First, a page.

Dementias Caused by Persistent Pathogens and the Protective Role of HLA Against them

Lisa M. James1,2,3, Apostolos P. Georgopoulos1,2,3,4*

1Brain Sciences Center, Department of Veterans Affairs Health Care System, Minneapolis, USA

2Department of Neuroscience, University of Minnesota Medical School, Minneapolis, USA

3Department of Psychiatry, University of Minnesota Medical School, Minneapolis, USA

4Department of Neurology, University of Minnesota Medical School, Minneapolis, USA

Dementia is a leading cause of death worldwide, representing a significant global burden. In addition to genetic and lifestyle factors that have been widely linked to dementia, pathogens are increasingly recognized as contributing to the development of dementia. Here we discuss the role of human leukocyte antigens (HLA) in maintaining brain health by facilitating the elimination of pathogens and highlight evidence suggesting that the inability to eliminate pathogens contributes to dementia. Finally, we briefly review common forms of dementia including Alzheimer’s disease, vascular dementia, frontotemporal dementia, Lewy body dementia, and prion dementia in an effort to contextualize the role of persistent pathogens across the various dementia phenotypes.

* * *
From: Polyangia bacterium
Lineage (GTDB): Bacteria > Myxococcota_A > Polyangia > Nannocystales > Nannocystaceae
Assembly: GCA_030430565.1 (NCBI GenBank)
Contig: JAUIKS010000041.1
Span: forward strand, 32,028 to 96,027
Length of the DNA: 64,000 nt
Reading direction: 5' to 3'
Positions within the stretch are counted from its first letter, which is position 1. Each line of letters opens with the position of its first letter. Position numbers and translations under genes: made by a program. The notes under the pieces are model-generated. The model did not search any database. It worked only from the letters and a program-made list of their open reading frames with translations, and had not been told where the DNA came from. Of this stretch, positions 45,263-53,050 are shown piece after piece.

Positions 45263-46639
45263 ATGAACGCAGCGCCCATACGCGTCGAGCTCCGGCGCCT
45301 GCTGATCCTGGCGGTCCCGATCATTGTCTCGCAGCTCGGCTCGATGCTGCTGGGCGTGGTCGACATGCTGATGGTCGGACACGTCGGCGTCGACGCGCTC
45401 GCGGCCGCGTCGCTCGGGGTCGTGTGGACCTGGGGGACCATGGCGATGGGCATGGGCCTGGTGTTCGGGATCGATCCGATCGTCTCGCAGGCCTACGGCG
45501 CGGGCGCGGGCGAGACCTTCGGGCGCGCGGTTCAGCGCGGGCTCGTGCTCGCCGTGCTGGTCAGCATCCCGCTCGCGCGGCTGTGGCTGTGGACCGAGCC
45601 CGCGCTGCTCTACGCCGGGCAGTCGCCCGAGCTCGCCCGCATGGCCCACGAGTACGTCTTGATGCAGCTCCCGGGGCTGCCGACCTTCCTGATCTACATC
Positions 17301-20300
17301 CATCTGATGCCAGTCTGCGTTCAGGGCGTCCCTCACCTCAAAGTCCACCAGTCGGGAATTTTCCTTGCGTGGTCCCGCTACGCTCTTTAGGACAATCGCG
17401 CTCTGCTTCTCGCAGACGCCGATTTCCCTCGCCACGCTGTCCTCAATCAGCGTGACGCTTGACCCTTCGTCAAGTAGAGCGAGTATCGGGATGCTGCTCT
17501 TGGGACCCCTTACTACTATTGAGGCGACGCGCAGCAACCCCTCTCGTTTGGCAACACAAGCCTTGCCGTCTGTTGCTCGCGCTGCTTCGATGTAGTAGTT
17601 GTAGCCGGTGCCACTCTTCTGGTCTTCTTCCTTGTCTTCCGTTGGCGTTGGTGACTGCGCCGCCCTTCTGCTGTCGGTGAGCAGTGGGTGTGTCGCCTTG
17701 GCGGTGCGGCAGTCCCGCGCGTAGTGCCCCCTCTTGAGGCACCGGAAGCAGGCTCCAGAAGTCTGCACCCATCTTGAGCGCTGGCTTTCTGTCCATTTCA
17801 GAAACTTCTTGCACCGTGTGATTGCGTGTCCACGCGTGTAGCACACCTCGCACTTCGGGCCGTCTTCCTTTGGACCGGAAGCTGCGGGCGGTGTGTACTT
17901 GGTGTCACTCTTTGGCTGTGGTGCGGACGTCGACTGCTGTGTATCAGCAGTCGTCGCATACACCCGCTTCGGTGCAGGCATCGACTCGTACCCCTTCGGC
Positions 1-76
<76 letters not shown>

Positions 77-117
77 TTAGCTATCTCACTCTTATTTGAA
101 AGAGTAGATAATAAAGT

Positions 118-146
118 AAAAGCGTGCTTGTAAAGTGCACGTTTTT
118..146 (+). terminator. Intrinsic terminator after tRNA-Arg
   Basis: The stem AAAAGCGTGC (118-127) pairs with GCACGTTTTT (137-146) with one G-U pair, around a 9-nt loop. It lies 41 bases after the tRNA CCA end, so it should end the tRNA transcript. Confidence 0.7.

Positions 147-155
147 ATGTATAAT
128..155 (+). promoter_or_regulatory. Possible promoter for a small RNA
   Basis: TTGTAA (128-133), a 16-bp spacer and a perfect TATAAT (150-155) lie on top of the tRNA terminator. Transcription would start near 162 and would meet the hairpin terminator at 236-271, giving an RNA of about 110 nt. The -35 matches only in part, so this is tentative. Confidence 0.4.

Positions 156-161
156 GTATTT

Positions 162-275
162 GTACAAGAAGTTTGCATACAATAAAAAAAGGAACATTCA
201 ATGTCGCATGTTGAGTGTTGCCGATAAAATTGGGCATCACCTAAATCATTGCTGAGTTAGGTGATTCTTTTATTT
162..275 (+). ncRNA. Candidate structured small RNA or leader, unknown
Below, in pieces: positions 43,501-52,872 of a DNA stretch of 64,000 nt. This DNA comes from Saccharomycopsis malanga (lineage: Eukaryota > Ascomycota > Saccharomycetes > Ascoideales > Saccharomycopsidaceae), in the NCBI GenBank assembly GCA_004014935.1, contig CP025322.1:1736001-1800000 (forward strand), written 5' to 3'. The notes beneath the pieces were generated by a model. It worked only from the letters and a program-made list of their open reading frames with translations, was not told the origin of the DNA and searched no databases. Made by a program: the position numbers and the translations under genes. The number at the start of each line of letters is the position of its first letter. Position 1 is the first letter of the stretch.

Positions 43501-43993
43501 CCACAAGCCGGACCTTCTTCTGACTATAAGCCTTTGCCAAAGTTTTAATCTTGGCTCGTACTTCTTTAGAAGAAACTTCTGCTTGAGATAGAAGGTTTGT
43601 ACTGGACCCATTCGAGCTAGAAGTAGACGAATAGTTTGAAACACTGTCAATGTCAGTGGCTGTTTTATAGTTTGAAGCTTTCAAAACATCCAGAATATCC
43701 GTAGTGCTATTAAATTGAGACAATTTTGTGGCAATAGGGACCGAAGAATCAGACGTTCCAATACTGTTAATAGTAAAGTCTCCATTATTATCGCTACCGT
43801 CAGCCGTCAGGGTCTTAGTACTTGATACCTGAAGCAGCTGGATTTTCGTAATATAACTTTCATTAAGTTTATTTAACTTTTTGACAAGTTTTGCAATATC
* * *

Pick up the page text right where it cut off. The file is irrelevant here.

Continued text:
An estimated 50 million people are living with dementia worldwide, and that number is expected to triple by 20501. Dementia is a broad term that refers to conditions reflecting a decline in cognitive, behavioral, motor, and/or social functioning that eventually interferes with the ability to live independently. The most commonly recognized forms of dementia include Alzheimer’s disease (AD), vascular dementia, Lewy body dementias, and frontotemporal dementia. Prions and prion-like mechanisms associated with other neurodegenerative disorders are also implicated in dementia. The causal factors and mechanisms underlying brain deterioration associated with dementia as well as less pernicious forms of age-related cognitive decline have long been intensely investigated; however, there is a burgeoning emphasis on also understanding factors that promote the maintenance of healthy brain functioning across the lifespan. Here we will briefly review the emerging picture of immunogenetic mechanisms underlying brain health and disease centering around human leukocyte antigens (HLA) and discuss the implications of this immunogenetic influence in terms of common forms of dementia.

It is widely accepted that the trajectory of cognitive functioning across the lifespan is influenced by both lifestyle factors such as diet and exercise as well as genetics. Among genetic influences, apolipoprotein E is well-established in playing a role in the maintenance of cognitive function and decline, depending on genotype. Specifically, the apolipoprotein E4 allele has been shown to be associated with brain atrophy2, neural network dysfunction3,4, increased risk for AD5,6, and reduced cognitive performance among cognitively healthy individuals7. Conversely, the apoE2 alleles have been linked to preserved cognitive functioning and reduced risk of AD8.